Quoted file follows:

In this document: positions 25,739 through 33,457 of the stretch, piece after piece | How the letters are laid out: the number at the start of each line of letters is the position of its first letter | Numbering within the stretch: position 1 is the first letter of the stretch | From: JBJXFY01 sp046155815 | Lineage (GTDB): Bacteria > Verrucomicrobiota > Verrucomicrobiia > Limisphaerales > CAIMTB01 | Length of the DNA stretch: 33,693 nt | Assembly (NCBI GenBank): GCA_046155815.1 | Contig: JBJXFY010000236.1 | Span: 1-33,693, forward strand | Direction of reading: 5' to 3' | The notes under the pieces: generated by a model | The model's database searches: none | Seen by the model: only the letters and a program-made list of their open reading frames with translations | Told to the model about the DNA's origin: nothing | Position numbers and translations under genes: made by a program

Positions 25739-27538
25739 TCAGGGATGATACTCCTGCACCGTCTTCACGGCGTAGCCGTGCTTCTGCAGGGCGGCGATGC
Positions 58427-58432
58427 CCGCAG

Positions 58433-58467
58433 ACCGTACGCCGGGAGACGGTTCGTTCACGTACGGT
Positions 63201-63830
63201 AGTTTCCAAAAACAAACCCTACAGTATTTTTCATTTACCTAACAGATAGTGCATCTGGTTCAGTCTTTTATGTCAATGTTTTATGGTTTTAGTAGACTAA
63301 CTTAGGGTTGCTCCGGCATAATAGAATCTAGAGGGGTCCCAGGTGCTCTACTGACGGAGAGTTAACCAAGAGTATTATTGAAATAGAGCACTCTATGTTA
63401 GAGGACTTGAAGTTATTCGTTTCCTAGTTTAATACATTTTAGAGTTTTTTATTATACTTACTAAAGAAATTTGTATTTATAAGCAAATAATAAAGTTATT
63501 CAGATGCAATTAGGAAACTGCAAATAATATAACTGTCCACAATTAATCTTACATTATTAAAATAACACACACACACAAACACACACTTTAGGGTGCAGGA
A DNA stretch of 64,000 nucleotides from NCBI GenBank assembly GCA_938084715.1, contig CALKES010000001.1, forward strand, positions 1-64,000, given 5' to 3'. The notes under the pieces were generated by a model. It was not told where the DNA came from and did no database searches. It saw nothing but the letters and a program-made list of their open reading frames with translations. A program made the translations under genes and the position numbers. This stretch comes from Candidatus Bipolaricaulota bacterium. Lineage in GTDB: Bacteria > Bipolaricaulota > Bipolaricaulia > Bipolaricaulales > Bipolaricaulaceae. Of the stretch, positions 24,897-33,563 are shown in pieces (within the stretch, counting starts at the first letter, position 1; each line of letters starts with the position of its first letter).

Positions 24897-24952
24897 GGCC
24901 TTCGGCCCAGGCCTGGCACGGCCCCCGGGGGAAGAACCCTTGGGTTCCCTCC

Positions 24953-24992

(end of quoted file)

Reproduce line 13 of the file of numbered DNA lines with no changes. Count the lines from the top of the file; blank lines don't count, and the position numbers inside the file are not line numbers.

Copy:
A DNA stretch of 64,000 nucleotides from NCBI GenBank assembly GCA_938084715.1, contig CALKES010000001.1, forward strand, positions 1-64,000, given 5' to 3'. The notes under the pieces were generated by a model. It was not told where the DNA came from and did no database searches. It saw nothing but the letters and a program-made list of their open reading frames with translations. A program made the translations under genes and the position numbers. This stretch comes from Candidatus Bipolaricaulota bacterium. Lineage in GTDB: Bacteria > Bipolaricaulota > Bipolaricaulia > Bipolaricaulales > Bipolaricaulaceae. Of the stretch, positions 24,897-33,563 are shown in pieces (within the stretch, counting starts at the first letter, position 1; each line of letters starts with the position of its first letter).